Highlights of the UK's weather in 2011

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  • Families enjoying the warm temperatures in April. Photo: Ben Birchall/PA Wire,

    Blue Bells blooming early due to the warm Spring. Photo: Tim Ireland/PA Wire,

    Rather wet conditions in August, especially in Scotland. Photo: Steve Parsons/PA Wire,

    Ardingly Resevoir in Ardingly, West Sussex, which currently stands at only 12% of its capacity in November. Photo: Gareth Fuller/PA Wire

  • Highlights of the UK's weather in 2011
    07.01.2012 16:01

     

    After the severe winter at the end of 2010, with the second coldest December on record occurring, no one was sure what 2011 would bring. There has been a lot of speculation in the media of how or if climate change will influence our weather. 2011 was the second warmest year on record, based on the Central England Temperature record, with only 2006 being warmer. This continues the ongoing trend of a gradual temperature increase, with 7 of the warmest years occurring in the last decade. However, there were many other unusual weather types and extremes in 2011.

    After the very cold December in 2010, temperatures gradually increased and it became very dry. January was cold; however there were fewer frosts than usual. Temperatures quickly increased in February, with flowers budding early. This led to February 2011 being was the warmest on record for 9 years. There were also some strong winds in the first week, with 140mph gusts being recorded in the Cairngorms. These caused trees to be uprooted, power cuts and damage to buildings.

    It was an unusually warm spring in the UK. April was mainly dry with long spells of sunshine. Overall April 2011 was the warmest on record, with the highest temperature of 27.8C being recorded at Wisley, Surrey. Warm conditions continued into May; however it was the combination of the lack of rainfall, strong winds and the warm temperatures that caused forest fires to occur. In Berkshire on the 16th May, over 100 firemen were sent to tackle forest blazes. Blazes also developed in Scotland and Wales, but those in Wales were though to have been deliberately started.

    The summer was the coolest since 1993 and it was particularly unsettled in Scotland, where warm, dry weather was scarce. The highest temperature fo the year was 33.3C at the Olympic Park in London.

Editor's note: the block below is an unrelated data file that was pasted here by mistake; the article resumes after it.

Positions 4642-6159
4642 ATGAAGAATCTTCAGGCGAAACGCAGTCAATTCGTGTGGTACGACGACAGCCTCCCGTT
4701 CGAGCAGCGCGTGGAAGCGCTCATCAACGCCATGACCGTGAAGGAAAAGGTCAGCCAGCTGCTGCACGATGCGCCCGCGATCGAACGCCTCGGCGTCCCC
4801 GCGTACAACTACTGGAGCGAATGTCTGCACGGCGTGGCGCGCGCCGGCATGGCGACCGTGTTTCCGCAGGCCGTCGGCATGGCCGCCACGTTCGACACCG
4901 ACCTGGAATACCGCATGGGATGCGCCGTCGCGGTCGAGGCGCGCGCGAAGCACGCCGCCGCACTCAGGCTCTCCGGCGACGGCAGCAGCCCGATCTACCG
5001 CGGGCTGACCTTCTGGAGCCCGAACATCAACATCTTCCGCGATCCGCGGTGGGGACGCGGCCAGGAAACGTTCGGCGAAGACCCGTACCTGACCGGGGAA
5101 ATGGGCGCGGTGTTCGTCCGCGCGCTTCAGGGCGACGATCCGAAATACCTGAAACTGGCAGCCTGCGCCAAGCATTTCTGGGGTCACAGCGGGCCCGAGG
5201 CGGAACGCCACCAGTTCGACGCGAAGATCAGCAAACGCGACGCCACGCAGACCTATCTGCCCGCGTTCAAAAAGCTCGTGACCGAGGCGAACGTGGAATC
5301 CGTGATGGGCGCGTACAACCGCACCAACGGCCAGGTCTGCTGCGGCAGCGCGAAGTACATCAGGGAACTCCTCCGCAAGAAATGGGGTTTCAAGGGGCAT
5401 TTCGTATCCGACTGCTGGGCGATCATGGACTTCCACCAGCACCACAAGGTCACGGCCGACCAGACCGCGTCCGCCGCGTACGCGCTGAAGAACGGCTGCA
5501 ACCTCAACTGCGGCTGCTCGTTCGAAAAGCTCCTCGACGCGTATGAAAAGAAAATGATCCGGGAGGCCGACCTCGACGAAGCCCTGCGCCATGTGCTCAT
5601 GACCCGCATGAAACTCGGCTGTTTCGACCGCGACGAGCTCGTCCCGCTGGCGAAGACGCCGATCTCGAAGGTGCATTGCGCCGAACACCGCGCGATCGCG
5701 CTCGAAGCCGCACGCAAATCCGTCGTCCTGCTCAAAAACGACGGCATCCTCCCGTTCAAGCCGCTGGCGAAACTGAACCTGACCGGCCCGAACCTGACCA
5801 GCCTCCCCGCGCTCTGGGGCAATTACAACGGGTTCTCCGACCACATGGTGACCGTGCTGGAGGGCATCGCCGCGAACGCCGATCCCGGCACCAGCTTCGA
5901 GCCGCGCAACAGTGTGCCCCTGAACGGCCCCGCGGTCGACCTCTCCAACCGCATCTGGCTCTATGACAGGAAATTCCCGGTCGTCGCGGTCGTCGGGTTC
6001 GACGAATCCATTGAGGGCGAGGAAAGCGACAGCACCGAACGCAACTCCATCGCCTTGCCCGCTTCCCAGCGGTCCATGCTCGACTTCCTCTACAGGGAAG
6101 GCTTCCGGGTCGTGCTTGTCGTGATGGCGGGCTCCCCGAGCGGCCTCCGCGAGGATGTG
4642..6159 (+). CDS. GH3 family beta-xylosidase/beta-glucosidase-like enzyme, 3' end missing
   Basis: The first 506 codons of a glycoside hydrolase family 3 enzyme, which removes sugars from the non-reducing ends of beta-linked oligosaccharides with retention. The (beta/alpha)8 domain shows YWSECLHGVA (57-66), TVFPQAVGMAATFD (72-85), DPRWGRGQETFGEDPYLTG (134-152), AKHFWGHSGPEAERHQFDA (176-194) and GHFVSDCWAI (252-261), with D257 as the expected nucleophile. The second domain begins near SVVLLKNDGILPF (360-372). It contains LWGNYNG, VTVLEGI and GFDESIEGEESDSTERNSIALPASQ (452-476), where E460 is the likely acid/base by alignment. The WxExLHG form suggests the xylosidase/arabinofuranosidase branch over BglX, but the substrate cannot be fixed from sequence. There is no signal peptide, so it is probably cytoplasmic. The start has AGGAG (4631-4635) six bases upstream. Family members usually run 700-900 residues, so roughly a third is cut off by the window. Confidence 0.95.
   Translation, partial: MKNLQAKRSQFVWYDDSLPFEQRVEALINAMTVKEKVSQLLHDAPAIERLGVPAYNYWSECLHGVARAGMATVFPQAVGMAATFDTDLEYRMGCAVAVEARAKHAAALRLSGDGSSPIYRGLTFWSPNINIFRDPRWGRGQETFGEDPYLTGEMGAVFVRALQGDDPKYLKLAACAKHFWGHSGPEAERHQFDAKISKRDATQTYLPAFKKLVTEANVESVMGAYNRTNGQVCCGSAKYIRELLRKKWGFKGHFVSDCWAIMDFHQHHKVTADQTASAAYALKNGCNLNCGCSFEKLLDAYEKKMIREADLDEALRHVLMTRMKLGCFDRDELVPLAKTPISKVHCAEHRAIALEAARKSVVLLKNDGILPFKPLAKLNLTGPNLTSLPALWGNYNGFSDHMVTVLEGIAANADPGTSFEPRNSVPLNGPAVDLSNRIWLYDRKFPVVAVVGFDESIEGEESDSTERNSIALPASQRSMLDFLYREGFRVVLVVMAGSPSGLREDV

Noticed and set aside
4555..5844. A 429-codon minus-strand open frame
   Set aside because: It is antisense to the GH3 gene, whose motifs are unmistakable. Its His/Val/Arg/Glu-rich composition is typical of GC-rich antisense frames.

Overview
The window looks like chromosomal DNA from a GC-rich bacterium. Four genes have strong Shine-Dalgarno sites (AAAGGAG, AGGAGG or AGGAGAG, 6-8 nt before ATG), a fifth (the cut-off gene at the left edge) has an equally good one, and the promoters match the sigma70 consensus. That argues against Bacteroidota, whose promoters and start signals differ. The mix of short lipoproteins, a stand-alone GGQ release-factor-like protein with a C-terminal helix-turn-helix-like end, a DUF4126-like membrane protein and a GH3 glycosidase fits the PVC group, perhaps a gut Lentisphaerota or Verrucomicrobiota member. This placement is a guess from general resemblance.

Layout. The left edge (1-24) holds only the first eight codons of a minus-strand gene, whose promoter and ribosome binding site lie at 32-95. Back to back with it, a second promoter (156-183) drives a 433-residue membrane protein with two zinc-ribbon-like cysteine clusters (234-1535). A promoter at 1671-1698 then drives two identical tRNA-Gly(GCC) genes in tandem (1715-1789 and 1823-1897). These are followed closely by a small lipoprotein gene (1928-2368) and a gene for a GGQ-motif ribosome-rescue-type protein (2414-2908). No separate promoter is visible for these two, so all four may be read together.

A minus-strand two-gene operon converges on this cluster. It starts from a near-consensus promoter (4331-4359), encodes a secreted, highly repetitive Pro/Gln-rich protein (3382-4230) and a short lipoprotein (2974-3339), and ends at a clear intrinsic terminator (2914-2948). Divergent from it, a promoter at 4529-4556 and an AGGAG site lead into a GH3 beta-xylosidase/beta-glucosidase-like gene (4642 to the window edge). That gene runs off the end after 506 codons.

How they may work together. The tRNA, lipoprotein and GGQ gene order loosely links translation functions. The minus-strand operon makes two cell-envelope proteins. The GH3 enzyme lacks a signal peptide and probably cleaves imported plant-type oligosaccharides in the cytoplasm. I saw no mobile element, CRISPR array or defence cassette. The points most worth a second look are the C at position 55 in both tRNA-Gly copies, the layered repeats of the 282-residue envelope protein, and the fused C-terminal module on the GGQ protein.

Temperatures began to increase again as we went into autumn, with a new national temperature record for October. On 1st October, 29.9C was recorded in Gravesend, Kent, which overtook the previous record of 29.4C, recorded in 1985. In Dublin however, another extreme was recorded in October. On the 24th, 82.2mm of rainfall was recorded in South-west County Dublin, with 68mm of that falling in a 4 hour period, making this the wettest day in Dublin on record.

    In November, it became apparent, how little precipitation had fallen in 2011, with many areas suffering from a drought. The Midlands in particular were placed on drought alert, after their driest 12-month period on record. Only 65% of the average rainfall fell from November 2010 to November 2011. December was the second most westerly on record, which caused very stormy conditions on more than one condition. This was most felt by the Shetland Islands on Boxing Day, when gale force winds blew across. 

    Overall, it was a warm year, with only the summer temperatures being below average. The most notable feature however was the contrast in rainfall between Scotland, and East Anglia and the Midlands. It was the wettest year of the last century in many places in Scotland. Whereas, in East Anglia and the Midlands, many places have recorded less than two-thirds of their average annual rainfall. This being locally the second driest year in the last 100 years.

     

    By: Sally-Jean Webb